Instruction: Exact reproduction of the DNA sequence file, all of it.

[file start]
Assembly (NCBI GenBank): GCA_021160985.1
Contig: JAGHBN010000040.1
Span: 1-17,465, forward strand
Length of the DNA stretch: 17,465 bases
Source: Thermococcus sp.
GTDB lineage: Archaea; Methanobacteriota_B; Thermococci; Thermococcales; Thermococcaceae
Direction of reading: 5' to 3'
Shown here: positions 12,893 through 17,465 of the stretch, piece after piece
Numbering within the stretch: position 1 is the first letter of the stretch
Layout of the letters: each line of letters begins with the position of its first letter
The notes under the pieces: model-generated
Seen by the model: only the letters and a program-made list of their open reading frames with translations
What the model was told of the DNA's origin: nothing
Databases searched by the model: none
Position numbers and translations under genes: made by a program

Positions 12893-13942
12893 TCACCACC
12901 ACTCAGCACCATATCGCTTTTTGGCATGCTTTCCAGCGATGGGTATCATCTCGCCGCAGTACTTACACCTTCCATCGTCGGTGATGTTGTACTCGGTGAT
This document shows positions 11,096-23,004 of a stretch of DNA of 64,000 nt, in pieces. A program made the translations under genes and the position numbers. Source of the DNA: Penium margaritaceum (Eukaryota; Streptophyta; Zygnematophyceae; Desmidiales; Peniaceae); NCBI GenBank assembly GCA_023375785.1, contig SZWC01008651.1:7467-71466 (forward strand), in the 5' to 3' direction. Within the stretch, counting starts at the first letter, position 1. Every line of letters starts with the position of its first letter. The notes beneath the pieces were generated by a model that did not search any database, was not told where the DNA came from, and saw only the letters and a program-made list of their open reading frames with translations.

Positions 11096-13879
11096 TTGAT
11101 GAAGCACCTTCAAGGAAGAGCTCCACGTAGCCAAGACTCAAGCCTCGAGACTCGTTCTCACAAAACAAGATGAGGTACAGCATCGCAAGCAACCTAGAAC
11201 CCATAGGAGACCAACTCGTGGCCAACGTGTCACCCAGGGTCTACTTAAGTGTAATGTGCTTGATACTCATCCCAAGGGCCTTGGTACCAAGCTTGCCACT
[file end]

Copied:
Assembly (NCBI GenBank): GCA_021160985.1
Contig: JAGHBN010000040.1
Span: 1-17,465, forward strand
Length of the DNA stretch: 17,465 bases
Source: Thermococcus sp.
GTDB lineage: Archaea; Methanobacteriota_B; Thermococci; Thermococcales; Thermococcaceae
Direction of reading: 5' to 3'
Shown here: positions 12,893 through 17,465 of the stretch, piece after piece
Numbering within the stretch: position 1 is the first letter of the stretch
Layout of the letters: each line of letters begins with the position of its first letter
The notes under the pieces: model-generated
Seen by the model: only the letters and a program-made list of their open reading frames with translations
What the model was told of the DNA's origin: nothing
Databases searched by the model: none
Position numbers and translations under genes: made by a program

Positions 12893-13942
12893 TCACCACC
12901 ACTCAGCACCATATCGCTTTTTGGCATGCTTTCCAGCGATGGGTATCATCTCGCCGCAGTACTTACACCTTCCATCGTCGGTGATGTTGTACTCGGTGAT
This document shows positions 11,096-23,004 of a stretch of DNA of 64,000 nt, in pieces. A program made the translations under genes and the position numbers. Source of the DNA: Penium margaritaceum (Eukaryota; Streptophyta; Zygnematophyceae; Desmidiales; Peniaceae); NCBI GenBank assembly GCA_023375785.1, contig SZWC01008651.1:7467-71466 (forward strand), in the 5' to 3' direction. Within the stretch, counting starts at the first letter, position 1. Every line of letters starts with the position of its first letter. The notes beneath the pieces were generated by a model that did not search any database, was not told where the DNA came from, and saw only the letters and a program-made list of their open reading frames with translations.

Positions 11096-13879
11096 TTGAT
11101 GAAGCACCTTCAAGGAAGAGCTCCACGTAGCCAAGACTCAAGCCTCGAGACTCGTTCTCACAAAACAAGATGAGGTACAGCATCGCAAGCAACCTAGAAC
11201 CCATAGGAGACCAACTCGTGGCCAACGTGTCACCCAGGGTCTACTTAAGTGTAATGTGCTTGATACTCATCCCAAGGGCCTTGGTACCAAGCTTGCCACT